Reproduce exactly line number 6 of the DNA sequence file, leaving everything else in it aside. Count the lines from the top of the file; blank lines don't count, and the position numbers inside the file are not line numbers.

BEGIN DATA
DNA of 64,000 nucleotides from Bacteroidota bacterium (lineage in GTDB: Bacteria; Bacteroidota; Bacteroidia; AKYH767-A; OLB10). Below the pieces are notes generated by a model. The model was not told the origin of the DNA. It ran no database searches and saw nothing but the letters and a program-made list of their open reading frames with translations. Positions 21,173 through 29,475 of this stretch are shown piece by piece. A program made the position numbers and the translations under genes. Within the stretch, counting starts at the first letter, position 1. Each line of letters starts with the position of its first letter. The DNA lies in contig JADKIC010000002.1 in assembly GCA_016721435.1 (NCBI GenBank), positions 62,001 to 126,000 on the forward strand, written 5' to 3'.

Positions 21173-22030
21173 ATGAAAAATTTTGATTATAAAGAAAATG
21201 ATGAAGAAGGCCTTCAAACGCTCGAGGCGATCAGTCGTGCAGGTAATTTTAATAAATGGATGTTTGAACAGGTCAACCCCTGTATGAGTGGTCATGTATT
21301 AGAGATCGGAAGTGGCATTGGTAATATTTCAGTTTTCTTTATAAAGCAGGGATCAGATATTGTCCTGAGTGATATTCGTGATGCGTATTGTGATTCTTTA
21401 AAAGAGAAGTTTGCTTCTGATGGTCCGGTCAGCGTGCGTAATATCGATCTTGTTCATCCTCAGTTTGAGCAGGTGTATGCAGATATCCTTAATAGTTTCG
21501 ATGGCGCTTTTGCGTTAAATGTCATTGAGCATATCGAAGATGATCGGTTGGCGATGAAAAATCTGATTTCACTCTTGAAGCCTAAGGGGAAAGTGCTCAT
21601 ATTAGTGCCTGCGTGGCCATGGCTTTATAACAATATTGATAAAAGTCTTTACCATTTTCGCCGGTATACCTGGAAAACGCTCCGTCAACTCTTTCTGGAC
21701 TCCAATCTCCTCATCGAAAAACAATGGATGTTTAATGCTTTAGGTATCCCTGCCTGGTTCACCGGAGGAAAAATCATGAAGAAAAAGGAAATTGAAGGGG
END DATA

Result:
21401 AAAGAGAAGTTTGCTTCTGATGGTCCGGTCAGCGTGCGTAATATCGATCTTGTTCATCCTCAGTTTGAGCAGGTGTATGCAGATATCCTTAATAGTTTCG